• 7. HB280: Case Studies What is the most important success factor? Hypothesis T-Serv T-Media ABS Agency SkyHigh Conclusion Top management 1. support      Strong support High level 2. project planning      Inconclusive Project 3. methodologies   -   Inconclusive User 4. involvement      Inconclusive 5. Project staff      Not supported © Raymond Young The Emerging Demand for Business Project Audits No 7
  • 8. HB280: Inconsistent criteria for success EDP Success: MIS Success: SIS Success: Technical focus User focus Organisational focus Information Quality Intention Use to use System Net Benefits Quality User Satisfaction Service Quality Delone, W. H. and McLean, E. R. (2003) The Delone and McLean Model of Information Systems Success: a ten-year update Journal of Management Information Systems, 19:4, 9-30. © Raymond Young The Emerging Demand for Business Project Audits No 8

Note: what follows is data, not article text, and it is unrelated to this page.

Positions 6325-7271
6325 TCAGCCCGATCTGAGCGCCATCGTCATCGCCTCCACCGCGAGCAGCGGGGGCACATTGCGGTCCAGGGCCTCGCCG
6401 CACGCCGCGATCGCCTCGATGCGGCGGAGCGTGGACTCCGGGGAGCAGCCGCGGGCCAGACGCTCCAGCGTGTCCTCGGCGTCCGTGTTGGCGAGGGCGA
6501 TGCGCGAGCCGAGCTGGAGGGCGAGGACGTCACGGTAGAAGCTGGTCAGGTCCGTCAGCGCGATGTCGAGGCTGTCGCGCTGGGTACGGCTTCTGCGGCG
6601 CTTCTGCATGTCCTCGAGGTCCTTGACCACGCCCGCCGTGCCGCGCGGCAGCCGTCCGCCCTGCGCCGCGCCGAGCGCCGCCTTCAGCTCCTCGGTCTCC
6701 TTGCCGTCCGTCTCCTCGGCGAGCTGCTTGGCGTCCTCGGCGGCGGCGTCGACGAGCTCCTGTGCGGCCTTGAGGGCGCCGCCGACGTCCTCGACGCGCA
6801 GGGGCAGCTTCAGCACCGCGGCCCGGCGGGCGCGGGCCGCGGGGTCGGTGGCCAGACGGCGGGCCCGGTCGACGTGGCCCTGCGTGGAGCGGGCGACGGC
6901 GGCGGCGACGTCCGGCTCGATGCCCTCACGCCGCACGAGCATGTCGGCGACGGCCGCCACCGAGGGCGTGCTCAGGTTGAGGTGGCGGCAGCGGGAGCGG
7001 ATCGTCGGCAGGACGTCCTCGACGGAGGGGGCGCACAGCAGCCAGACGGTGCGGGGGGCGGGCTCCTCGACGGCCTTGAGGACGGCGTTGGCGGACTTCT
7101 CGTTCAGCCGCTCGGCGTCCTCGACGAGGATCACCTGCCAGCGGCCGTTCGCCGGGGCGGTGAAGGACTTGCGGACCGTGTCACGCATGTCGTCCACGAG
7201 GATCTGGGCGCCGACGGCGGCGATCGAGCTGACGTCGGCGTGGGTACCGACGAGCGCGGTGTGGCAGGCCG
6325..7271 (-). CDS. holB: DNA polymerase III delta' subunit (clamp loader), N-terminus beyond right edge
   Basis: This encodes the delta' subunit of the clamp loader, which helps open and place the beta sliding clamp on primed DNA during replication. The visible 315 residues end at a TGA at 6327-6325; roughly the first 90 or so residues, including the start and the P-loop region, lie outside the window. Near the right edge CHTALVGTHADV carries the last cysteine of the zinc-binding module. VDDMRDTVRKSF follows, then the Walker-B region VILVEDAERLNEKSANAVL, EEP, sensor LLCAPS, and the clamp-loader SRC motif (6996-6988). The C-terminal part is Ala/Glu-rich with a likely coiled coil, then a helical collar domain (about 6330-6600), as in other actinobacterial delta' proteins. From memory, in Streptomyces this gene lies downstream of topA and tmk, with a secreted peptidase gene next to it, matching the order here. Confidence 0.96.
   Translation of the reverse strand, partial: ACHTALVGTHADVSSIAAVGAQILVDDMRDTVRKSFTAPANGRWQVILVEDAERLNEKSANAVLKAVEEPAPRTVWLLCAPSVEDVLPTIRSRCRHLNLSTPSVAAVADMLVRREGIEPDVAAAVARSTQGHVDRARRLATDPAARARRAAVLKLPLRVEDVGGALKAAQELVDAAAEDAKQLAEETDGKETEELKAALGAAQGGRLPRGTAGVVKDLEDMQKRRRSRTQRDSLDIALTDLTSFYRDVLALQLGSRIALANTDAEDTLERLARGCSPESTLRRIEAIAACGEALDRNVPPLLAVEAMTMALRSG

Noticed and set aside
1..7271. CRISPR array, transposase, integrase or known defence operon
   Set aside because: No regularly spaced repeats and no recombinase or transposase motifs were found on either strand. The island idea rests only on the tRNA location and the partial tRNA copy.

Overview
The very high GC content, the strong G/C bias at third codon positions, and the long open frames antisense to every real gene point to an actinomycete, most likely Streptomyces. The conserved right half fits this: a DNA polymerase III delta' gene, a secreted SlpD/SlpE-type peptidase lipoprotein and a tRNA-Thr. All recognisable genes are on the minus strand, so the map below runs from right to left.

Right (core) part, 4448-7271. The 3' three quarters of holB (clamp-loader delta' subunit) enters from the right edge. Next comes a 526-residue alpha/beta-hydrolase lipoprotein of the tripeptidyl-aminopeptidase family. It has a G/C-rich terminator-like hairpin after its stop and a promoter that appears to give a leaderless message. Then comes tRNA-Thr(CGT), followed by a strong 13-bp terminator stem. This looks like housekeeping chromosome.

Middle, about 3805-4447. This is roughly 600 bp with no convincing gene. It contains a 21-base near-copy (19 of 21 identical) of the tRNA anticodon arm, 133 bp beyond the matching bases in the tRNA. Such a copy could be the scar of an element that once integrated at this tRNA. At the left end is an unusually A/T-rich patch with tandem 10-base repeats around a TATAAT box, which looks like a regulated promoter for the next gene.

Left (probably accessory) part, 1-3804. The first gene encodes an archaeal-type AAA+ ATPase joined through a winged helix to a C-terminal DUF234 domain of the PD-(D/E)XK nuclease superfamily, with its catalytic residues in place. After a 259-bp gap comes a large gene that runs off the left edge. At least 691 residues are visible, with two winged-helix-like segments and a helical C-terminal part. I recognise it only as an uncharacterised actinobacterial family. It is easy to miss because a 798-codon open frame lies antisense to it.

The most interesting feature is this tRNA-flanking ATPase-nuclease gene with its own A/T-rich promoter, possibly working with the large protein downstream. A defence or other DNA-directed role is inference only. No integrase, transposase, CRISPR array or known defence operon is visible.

• 9. Average Returns (Young 2006b) 4–10x (Brynjolfsson & Hitt 1998) or ROI 30% (Garrity 1963) 30% Some OK 10-20% (Clegg et al 1997) 35% 2/3 of projects 30-40% No (Willcocks and Margetts 1994) deliver no benefits whatsoever Fail 15% (Standish 1999,2003) © Raymond Young The Emerging Demand for Business Project Audits No 9
  • 10. Above Average Returns (Young 2006b) ROI ROI 240% ROI 135% 30% OK OK Some OK Current Better Excellent Performance Performance Performance Some Cancel (68% under) (43% under) (15% cancelled) Fail No National Implication Fail additional $10.5B-$21B pa (1.6 - 3.1% GDP) © Raymond Young The Emerging Demand for Business Project Audits No 10